One reason I love reading is that it engages the imagination. It requires readers to visualize things they thought they could never conceive of themselves. "The Marvelous Adventures of Gwendolyn Gray," by B.A. Williams, takes readers on a journey and shows readers what can happen when you use your imagination.
Williams released this book three years ago, and it still has a positive impact. This was the sort of book I loved to read as a child. It is so awesome to read about a child having such a vivid imagination; there is something about a child using their imagination to save the world that is absolutely amazing. Williams does a fantastic job at combining fantasy elements with real-life. Add in creepy villains, and this book ticks all the boxes.
There are so many great things about this book: a narrator who acknowledges the readers and makes you feel as though you are a part of the story, as well as Gwendolyn realizing she is not just some silly girl; there is genuine power in your imagination. Stirling and Sparrow are noble characters! The addition of the siblings, Stirling and Sparrow, helped create the steampunk feel this book had. The story was excellent, and I loved the small moments when the narrator would say, "I'll spare you the boring details…", "Sparrow said a few words that wouldn't be polite to repeat…". This might be a turnoff for most, but I enjoyed it. The pacing was quite quick, with world-building along the way, which Williams did spectacularly.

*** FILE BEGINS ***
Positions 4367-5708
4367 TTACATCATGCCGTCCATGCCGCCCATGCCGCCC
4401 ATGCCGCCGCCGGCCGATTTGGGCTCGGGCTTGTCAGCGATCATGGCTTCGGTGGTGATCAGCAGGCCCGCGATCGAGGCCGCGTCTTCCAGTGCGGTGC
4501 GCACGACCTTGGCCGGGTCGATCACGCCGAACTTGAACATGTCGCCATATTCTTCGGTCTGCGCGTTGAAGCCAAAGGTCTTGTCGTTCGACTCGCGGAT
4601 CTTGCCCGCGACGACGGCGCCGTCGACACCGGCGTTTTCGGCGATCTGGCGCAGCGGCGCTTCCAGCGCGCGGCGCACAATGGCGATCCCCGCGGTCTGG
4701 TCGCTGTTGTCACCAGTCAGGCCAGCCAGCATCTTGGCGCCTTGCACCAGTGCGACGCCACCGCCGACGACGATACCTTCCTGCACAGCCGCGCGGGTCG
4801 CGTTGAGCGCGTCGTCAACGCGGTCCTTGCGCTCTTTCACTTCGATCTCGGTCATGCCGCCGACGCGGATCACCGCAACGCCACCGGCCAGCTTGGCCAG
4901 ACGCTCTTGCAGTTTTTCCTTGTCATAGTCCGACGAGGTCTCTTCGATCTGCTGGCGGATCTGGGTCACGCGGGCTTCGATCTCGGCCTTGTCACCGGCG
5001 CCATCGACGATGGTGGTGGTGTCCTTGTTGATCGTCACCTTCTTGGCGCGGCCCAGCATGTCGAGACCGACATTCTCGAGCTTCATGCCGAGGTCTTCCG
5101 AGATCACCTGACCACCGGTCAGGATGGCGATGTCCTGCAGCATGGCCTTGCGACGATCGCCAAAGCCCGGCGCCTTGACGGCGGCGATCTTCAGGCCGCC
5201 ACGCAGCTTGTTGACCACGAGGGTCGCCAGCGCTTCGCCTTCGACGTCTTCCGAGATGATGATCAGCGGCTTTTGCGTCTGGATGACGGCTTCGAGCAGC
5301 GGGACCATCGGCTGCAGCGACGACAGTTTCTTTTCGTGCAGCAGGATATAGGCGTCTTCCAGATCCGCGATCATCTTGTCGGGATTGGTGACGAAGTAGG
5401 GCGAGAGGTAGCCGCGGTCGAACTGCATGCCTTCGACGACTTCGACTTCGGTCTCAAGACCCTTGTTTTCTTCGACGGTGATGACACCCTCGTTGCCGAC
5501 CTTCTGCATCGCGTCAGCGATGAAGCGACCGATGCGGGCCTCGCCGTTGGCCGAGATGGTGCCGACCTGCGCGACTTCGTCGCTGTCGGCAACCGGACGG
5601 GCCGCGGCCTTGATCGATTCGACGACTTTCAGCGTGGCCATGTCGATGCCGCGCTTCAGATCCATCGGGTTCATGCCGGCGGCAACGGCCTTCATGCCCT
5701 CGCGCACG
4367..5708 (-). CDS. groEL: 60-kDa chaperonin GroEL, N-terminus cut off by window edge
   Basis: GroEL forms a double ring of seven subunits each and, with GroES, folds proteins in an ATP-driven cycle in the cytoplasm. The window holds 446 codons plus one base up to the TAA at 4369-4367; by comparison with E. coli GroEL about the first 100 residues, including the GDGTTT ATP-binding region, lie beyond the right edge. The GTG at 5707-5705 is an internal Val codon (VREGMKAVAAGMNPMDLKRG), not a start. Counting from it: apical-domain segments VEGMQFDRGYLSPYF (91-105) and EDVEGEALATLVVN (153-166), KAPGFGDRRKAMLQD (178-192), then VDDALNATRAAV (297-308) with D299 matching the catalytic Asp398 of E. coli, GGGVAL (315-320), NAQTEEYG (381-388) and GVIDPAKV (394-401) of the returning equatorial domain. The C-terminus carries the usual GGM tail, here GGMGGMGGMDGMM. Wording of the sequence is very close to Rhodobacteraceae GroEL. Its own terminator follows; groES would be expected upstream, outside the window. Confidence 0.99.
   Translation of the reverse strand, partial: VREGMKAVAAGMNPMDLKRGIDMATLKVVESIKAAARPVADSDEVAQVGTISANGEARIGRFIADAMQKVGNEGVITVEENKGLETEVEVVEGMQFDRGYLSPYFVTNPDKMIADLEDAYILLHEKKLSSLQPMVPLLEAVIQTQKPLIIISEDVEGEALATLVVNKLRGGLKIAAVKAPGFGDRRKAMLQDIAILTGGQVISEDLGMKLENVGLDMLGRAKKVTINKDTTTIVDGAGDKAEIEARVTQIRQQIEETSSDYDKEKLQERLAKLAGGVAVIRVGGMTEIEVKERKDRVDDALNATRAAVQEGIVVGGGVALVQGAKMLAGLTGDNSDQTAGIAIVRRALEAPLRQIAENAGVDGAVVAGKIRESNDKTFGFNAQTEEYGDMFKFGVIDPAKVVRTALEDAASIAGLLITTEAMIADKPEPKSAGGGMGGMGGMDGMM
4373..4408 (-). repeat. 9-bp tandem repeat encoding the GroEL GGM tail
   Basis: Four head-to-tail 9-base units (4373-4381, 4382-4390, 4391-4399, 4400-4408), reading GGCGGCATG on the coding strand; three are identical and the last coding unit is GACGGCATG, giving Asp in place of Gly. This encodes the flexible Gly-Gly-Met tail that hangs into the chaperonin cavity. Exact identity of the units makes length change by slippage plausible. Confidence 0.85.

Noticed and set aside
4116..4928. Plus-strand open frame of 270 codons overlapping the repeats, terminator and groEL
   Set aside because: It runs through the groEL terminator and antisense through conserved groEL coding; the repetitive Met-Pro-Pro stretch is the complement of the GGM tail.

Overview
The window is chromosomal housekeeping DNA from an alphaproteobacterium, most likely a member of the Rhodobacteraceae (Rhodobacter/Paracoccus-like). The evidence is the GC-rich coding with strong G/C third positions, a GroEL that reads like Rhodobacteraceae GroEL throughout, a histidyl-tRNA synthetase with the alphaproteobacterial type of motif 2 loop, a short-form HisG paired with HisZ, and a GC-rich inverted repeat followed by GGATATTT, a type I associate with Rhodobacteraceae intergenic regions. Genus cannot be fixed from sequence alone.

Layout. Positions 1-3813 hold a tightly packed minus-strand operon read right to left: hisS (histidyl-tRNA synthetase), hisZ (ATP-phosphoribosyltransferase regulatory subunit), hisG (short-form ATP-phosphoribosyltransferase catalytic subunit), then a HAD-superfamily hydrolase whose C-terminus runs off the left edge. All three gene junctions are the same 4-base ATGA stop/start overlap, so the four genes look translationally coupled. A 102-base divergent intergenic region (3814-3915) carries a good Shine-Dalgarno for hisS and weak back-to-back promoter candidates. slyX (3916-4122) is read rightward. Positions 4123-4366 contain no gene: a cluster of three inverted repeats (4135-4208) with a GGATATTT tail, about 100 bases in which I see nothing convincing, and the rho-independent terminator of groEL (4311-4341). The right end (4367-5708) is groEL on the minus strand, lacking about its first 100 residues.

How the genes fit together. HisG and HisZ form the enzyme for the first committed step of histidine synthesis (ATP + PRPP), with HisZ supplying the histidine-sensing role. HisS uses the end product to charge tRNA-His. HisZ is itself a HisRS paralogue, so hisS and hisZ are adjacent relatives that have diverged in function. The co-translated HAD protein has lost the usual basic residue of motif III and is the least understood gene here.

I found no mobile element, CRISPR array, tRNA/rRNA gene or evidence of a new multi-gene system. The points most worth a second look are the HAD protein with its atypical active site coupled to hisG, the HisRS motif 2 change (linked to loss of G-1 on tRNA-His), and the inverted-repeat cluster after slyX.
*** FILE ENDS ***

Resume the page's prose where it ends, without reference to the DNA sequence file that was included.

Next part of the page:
What Williams did by creating Gray was show that life can become incredibly dull in a world that is all black, white and gray. He created a character so remarkable that she thinks in color. She is the only person her age who thinks differently from everyone else, leaving her as an outcast. As the people in town continue to fall under the influence of the gray, dull society, Gray's vivid imagination runs wild and naturally gets her in trouble. The town leaders will stop at nothing to keep Gray from changing the world as they know it, and it was interesting to see what ideas Gray and her companions would come up with to make the town more lively.
This story is unique because of how it challenged the way stories and fairytales are usually told. Normally it would start with "Once upon a time…", but instead, it challenges you with "What if…?" Here is to Gwendolyn Gray for showing us it is okay to stand out in a world where you are supposed to blend in because being normal is overrated.
"The Marvelous Adventures of Gwendolyn Gray," is available on Amazon and at your local library.